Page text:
Grease (Soundtrack)

How can you not escape this movie?

It was everywhere for over a decade.

Frankie Valli kicks it off with the song “Grease”, the Travolta and Newton-John duet, “You’re The One That I Want” rocks out of the gates. “Rock N’ Roll Is Here To Stay” from the Sha Na Na’s tells us that rock and roll will never die.

Graham Bonnet – No Bad Habits

“I’ll Be Your Baby Tonight” has a riff which had George Michael very interested and eventually he used it for “Faith”. Of course, that riff is not in the original Bob Dylan version but made up by the guys in the band for their reinterpretation.

And that’s my wrap of 1978. 1977 here I come.

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Classic Songs to Be Discovered, Music, My Stories, Unsung Heroes

The Pirate Vault #5

The Pirate Vault box keeps on producing some great memories.

Richie Kotzen – Fever Dream and Cacophony – Metal Symphony

I was in a shred mindset between 1989 and 1992 and I was buying CD’s and albums from Shrapnel artists. And I got these albums dubbed a few years after they came out and i picked em up on CD and LP not soon after.

I heard about Cacophony from interviews I read about Jason Becker and Marty Friedman, who of course at the time had gigs with David Lee Roth and Megadeth. And the music world only got to see a brief appearance of an unbelievable musician in Jason Becker, who still writes music via his eye movements and a system his dad has set up for him due to Lou Gehrig’s disease otherwise known as ALS.  

And of course, Richie Kotzen had the Poison guitar slot, in which he co-write a brilliant blues, rock and soul album called “Native Tongue” (which could have been his solo album) and the busy man he was, he also took Ricki Rockett’s fiancé mid tour. “Layla” from Eric Clapton comes to mind right now.

Dinosaur Jr – Without A Sound and Hand It Over

I was in a hard rock band with a drummer who was into grungy sounding bands, so while I exposed him to Dream Theater, he told me to sink my teeth into Dinosaur Jr.

I was hooked from the opening arpeggios and single note lines in “Feel The Pain” from the “Without A Sound” album released in 1994. And the heaviness of opening track “I Don’t Think” from the “Hand It Over” album released in 1997.

Fuel – Sunburn and Santana – 3

Fuel had significant chart success in Australia with “Shimmer”, however I didn’t commit financially until the second album came out. Another band member did commit, so it was a no brainer to copy this album from them, while another band member really enjoyed the jam aspects of Santana – 3, so in order to understand what they meant at band practice, I had to dub this album.

And it’s funny how in the early 2000’s, I was experiencing a new release and a release more than 30 years old. The beauty of music is that everyone forms a connection at different times.

And the songs “Taboo” and “Toussaint L’Overture” have some of the best and emotive guitar solo work Carlos has recorded on tape. They still make the hairs on the back of my neck rise.

AC/DC – Bon Scott compilation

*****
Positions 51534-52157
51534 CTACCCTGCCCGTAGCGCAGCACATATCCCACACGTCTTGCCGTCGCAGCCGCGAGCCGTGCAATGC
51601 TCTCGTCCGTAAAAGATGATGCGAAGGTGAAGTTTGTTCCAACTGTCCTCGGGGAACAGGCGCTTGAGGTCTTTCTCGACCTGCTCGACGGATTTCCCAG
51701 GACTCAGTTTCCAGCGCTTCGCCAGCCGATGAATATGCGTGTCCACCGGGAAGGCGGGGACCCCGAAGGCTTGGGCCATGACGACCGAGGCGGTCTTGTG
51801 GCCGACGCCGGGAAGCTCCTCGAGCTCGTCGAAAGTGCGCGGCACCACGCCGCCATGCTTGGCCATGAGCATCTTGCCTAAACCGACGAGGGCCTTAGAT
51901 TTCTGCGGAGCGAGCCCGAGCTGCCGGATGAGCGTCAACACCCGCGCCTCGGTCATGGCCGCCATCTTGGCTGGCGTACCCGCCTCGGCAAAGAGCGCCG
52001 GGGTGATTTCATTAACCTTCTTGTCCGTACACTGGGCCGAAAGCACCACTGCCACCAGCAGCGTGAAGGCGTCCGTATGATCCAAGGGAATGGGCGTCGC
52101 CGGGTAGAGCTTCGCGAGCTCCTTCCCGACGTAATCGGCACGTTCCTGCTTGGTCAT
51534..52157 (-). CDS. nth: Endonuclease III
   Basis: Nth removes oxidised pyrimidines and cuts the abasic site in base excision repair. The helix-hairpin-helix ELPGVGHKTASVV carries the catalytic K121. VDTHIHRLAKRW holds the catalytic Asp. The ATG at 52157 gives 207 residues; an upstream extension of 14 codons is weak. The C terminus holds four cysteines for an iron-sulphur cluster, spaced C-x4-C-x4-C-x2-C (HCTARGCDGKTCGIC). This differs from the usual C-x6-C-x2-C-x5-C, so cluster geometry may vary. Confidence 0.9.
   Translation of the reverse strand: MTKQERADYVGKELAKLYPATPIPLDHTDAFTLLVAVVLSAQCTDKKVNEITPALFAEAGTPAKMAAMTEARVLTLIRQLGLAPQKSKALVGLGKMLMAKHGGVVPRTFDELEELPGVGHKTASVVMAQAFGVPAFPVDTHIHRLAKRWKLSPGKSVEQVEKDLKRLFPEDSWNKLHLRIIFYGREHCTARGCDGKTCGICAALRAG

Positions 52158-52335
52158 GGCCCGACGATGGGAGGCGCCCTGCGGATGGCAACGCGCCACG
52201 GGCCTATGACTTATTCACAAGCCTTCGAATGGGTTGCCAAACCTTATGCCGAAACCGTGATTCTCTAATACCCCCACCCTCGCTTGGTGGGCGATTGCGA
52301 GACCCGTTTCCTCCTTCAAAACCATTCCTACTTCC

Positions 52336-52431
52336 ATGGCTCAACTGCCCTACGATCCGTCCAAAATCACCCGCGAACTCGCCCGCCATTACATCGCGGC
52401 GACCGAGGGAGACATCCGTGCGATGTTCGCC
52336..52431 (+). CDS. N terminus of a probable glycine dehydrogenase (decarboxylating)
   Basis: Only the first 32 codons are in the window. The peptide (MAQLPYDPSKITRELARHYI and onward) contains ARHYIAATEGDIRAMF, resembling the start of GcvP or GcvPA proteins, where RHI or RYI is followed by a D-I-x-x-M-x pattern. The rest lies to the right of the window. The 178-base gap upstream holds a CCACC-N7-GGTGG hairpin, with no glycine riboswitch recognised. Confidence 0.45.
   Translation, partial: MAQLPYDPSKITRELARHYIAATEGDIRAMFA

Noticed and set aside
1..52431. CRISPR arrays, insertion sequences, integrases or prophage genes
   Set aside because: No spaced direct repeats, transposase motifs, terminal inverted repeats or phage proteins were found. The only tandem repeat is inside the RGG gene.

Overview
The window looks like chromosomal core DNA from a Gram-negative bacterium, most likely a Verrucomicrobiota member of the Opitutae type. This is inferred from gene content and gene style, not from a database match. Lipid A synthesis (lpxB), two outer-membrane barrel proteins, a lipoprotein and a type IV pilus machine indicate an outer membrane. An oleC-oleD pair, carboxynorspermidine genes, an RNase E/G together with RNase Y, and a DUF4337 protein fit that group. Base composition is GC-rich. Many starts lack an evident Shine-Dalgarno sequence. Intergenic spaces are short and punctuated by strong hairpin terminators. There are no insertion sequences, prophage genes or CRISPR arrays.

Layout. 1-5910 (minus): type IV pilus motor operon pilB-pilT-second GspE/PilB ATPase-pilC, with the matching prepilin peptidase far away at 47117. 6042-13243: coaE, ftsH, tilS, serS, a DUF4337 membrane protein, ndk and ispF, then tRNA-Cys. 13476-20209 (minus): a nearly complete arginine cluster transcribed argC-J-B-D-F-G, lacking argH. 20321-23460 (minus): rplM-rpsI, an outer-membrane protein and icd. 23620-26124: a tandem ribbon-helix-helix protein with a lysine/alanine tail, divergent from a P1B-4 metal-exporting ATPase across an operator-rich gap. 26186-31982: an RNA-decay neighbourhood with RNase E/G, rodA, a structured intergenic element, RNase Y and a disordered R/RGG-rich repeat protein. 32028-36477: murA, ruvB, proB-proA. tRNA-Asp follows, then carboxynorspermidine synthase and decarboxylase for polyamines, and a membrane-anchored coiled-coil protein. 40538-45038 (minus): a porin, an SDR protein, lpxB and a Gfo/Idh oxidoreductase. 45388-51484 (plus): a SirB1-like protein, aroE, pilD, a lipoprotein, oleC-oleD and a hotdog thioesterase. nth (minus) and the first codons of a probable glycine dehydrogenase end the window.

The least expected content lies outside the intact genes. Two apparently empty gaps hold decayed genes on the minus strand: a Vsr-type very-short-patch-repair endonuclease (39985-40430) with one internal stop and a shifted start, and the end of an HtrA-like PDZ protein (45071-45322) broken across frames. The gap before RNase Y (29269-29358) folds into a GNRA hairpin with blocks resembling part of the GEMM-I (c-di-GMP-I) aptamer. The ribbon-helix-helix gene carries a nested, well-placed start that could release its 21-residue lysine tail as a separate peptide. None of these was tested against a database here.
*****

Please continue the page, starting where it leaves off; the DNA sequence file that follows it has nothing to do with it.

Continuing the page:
My mate, Mick is a mad ACCA fan. When he lived in NY for about 12 years, he saw them on every tour, every night. When they come to Australia, he sees the Sydney shows.

One day in a suburban street in Australia, at a time far away sometime in the 80s, I asked him if he was keen to make our own Best Off compilation of Bon Scott material while we polished off a box of beer.

So off to work we went, debating which song should make it and which song shouldn’t. And a few hours later the holy grail of Bon Scott material that we classified as essential was ready to be blasted in the car stereo.

And I still hold that view to this day.

We were meant to meet and eventually do a Brian Johnson compilation, but life got in the way and we never did.

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Classic Songs to Be Discovered, Derivative Works, Influenced, Music, My Stories, Unsung Heroes

The Record Vault – Bobaflex

I remember reading in Guitar World about “Bobaflex” and the article said they’re a hard rock band, so when I purchased the album, released in 2005, I had no idea what to expect.

The first thing I didn’t expect was for the great art and attention to detail to make the booklet a worthy addition, instead of the usual band photo, thank you credits and lyrics.

So what is “Apologize For Nothing” about?

Aggressive, syncopated guitars, with aggressive and melodic vocals. And yes, its roots lay in hard rock and heavy metal with a modern sound. Think of Guns N Roses merged with Faith No More merged with Rob Zombie merged with System of A Down merged with Sevendust merged with Galactic Cowboys. Yep I think that sums it up.

“Six Feet Underground” and “Better Than Me” is the sound of what Five Finger Death Punch would take to arena success a few years later. “Guardian” is my favourite and the song “Medicine” has a vocal melody which “The Greatest Showman” decided to use, while “Rescue You” (my 2nd favourite) sounds like one of the best songs System Of A Down didn’t write in 2005.

And on some songs, the way they are delivered vocally reminds me of Galactic Cowboys, a Geffen act from the early 90’s who was marketed heavily but didn’t receive the commercial success the dollars invested in them demanded.

And it’s all over the place with styles, which is a good thing. It got me interested because of its progressive attitude to song writing and the beautiful booklet.  

And some of the music which came after is more accessible, but still worthy, like “Bury Me With My Guns” which is pure hard rock from their 2011 album “Hell In My Heart” or “I Am A Nightmare” and “Long Time Coming” from their 2017 album “Eloquent Demons”. The album “Anything That Moves” released in 2015 is a worthy listen as well.

“Never Coming Back” from 2013’s “Charlatans Web” has some serious riffage and “Pretty Little Things” is layered with vocals and a riff which brings back memories of the 80’s.

In other words, invest some time into Bobaflex.

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Classic Songs to Be Discovered, Music, My Stories, Unsung Heroes

The Science Of Things

There is a saying that by the time an artist reaches album number 3 or 4, they are at the peak of their powers. It’s not because of some mystical power or magical power or magical powder; it’s basically a combination of having enough life experiences to create better art.